5 Symptoms of Sugar in Your Gas Tank and How to Clean

Sugar in gas tank symptoms are not as straightforward as one might think. The theory is that if you put enough sugar into the gasoline, it will thicken the liquid to the point where it cannot be used. The altered state of the fuel then prevents the vehicle from operating.

What Does Sugar in a Gas Tank Really Do?

Sugar does not dissolve in gasoline as it does in water. It settles to the bottom of the gas tank instead. The granules then move through the fuel transmission lines based on the flow of the gasoline.

Most vehicles have a sufficient fuel filter which prevents sugar from making its way to the engine. With enough sugar in the gas tank, you could clog that filter to reduce the effectiveness of the system, but it would take several pounds to make this theoretically possible.

If you suspect there is sugar in your fuel, then here are the symptoms to keep an eye out for.

Top 5 Signs You May Have Sugar in Your Gas Tank

1) Power Surges During Acceleration

When there is sugar in a car’s gas tank, the granules begin to clog the fuel intake lines. This obstruction prevents the standard level of fuel from being consumed.

You’ll get surges of power when enough fuel does arrive for combustion, then lulls in acceleration when the clogs reduce gasoline access.

2) Engine Stalls

If the fuel transmission lines become clogged entirely, then your car may stall when you attempt to accelerate. You may see the car struggle while idling too, with the possibility of a stall there as well.

The vehicle may lurch when moving forward or reverse, immediately stalling again after restart.

3) Car Doesn’t Start

Most sugar in the gas tank symptoms will lead to this result. Sturdy clogs result in a complete blockage of fuel access. You’ll find that the engine does not want to start at all. It may turn over for you when turning the ignition, but then nothing else will happen.

Continued attempts to start an engine in this condition may wear out the battery, which would create a clicking sound when starting. Premature wear of the starter is possible too, as well as damage to the alternator, engine, or other components under the hood.

4) Poor Vehicle Performance

If you don’t notice any of the above issues with the sugar in gas tank symptoms, then this issue may present itself during vehicular operation. Some sugar granules do make their way to the engine over time because of the fuel flow.

The heat the sugar encounters around the valves, pistons, and cylinders create a caramelized effect that may coat the engine components. When this happens, you may notice the engine under perform when you accelerate.

5) Fuel Pump Failure

If the fuel filter is after your fuel pump, then the sugar may caramelize on your fuel pump mechanisms. Enough buildup over time would cause it to cease operating, which would prevent the car from starting.

You may hear the pump begin to whine, squeal, or make other unusual noises when a thick coating begins forming.

How to Fix Sugar in a Gas Tank Issue

If you want to know how to remove sugar from a gas tank to restore operations, then you must manually clean the gas tank and any affected components. You or your mechanic will need to remove the fuel tank from the vehicle, disconnecting it from the fuel pump and lines.

Try to remove as much fuel as possible before starting this job. It will make the tank lighter, and you’ll have less risk of fume exposure.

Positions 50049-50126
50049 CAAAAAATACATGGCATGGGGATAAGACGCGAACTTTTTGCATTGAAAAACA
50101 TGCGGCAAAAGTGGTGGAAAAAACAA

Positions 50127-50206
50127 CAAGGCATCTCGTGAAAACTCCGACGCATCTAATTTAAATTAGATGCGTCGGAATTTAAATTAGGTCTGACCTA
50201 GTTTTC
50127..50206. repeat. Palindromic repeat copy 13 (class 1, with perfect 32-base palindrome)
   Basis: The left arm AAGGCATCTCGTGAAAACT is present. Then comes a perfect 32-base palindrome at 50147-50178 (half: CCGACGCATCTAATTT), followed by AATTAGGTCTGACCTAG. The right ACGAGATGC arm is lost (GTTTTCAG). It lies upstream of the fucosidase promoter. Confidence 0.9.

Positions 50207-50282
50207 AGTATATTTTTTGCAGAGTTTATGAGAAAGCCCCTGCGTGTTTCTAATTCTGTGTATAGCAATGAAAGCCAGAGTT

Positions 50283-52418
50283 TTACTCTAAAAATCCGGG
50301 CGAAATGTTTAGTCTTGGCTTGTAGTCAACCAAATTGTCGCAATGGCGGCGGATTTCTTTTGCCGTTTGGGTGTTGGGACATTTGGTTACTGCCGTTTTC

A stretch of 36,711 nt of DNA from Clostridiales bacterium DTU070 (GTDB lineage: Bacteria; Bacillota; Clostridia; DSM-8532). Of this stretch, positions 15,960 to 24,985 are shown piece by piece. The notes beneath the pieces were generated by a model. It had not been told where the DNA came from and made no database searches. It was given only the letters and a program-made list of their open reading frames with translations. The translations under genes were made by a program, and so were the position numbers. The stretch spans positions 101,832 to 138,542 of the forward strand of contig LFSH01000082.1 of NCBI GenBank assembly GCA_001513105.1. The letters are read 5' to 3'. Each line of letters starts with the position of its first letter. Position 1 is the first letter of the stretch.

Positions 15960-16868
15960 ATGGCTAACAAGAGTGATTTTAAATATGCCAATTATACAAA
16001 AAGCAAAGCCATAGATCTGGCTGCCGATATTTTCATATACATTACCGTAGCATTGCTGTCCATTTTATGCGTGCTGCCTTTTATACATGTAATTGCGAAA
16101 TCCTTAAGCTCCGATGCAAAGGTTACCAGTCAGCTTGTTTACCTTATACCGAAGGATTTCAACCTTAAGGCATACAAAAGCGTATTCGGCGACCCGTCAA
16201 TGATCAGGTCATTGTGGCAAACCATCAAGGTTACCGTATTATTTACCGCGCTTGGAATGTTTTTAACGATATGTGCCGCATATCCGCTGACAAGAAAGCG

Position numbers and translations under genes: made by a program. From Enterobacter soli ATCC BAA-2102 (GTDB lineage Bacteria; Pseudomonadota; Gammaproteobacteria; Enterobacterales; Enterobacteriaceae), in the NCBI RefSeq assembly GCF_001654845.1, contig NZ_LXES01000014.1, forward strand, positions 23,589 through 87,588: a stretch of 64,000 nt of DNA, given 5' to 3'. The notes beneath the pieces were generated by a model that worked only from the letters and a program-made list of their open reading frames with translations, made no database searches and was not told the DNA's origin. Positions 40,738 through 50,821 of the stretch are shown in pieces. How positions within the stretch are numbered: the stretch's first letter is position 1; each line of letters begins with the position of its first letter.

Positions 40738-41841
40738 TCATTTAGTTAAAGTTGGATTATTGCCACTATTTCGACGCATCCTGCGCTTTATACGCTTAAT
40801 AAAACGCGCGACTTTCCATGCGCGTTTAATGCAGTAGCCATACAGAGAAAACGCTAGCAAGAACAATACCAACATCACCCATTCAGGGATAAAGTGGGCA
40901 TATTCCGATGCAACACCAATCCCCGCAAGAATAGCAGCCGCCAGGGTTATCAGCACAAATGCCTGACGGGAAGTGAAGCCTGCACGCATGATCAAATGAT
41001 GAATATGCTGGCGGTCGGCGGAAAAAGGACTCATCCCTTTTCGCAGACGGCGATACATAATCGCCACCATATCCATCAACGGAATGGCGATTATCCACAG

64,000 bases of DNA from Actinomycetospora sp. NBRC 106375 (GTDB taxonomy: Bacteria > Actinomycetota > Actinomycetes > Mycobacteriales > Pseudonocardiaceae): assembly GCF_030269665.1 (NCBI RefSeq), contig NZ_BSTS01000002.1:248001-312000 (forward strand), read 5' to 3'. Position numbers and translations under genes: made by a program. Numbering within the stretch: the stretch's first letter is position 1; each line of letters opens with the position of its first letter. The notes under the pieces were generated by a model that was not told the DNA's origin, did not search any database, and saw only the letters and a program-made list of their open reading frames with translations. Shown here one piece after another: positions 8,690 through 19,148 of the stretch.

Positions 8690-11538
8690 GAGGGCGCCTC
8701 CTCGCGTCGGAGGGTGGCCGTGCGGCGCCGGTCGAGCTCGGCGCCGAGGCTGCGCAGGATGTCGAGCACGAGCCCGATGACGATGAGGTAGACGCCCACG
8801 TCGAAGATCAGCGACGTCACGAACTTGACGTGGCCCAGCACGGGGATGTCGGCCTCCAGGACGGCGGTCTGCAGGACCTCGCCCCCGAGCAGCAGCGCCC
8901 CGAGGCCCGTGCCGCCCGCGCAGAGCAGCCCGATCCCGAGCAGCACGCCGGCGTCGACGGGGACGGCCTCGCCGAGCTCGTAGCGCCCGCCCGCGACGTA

Place the fuel tank on a level floor. Siphon away any remaining fuel from the container. Then take a pressurized hose to clean the interior of the tank. Empty the water, then take a vacuum, like a Shop-Vac or similar type, to remove any sugar, rust, or debris remaining in the tank.

The final step in knowing how to clean sugar from a gas tank is to wipe down the interior completely. Then allow it to dry for at least one hour to give lingering moisture an opportunity to evaporate.

Sugar in gas tank symptoms do not include the engine blowing up, despite rumors and stories which say otherwise. You may experience difficulties in starting the engine or reduced performance of the car.

When you know how to fix a “sugar in a gas tank” issue to restore its functionality, you will discover this mechanical issue creates minimal downtime.

11 thoughts on “5 Symptoms of Sugar in Your Gas Tank and How to Clean”

  1. My car and I have suffered all symptoms for a year now. And yes it almost blew up, major backfire once while starting, blew a new muffle wide open and blew vacuum line off the egr hopefully not head gasket. Dozens of water remover bottles because it seemed to make the problem go away but it never did. One minute, it’s fine no smoke, then missing and smoke( valve& rings are probably coated. 1993 Sidekick

  2. pS. I just kept driving it because the mis always went away after exactly 3 miles on the freeway and it never came back until the engine cooled completely usually overnight.just got much worse and will barely start and smoke when it does start. Randomly it will idel well with no smoke but when it doesn’t it’s a smoker.

    • A sweet like smell is usually when you have a coolant leak. If your coolant level is low or your car is overheating, an internal leak may be the culprit and you should drive the car until it’s correctly diagnosed. Could be a blown head gasket.

  3. Currently having all these problems that were brought on in a matter of 2 days my car has never in the 2 years that I’ve had It have all these problems until now, and to no surprise I have someone who despises me enough to do it. Thankfully I get it looked at tmw


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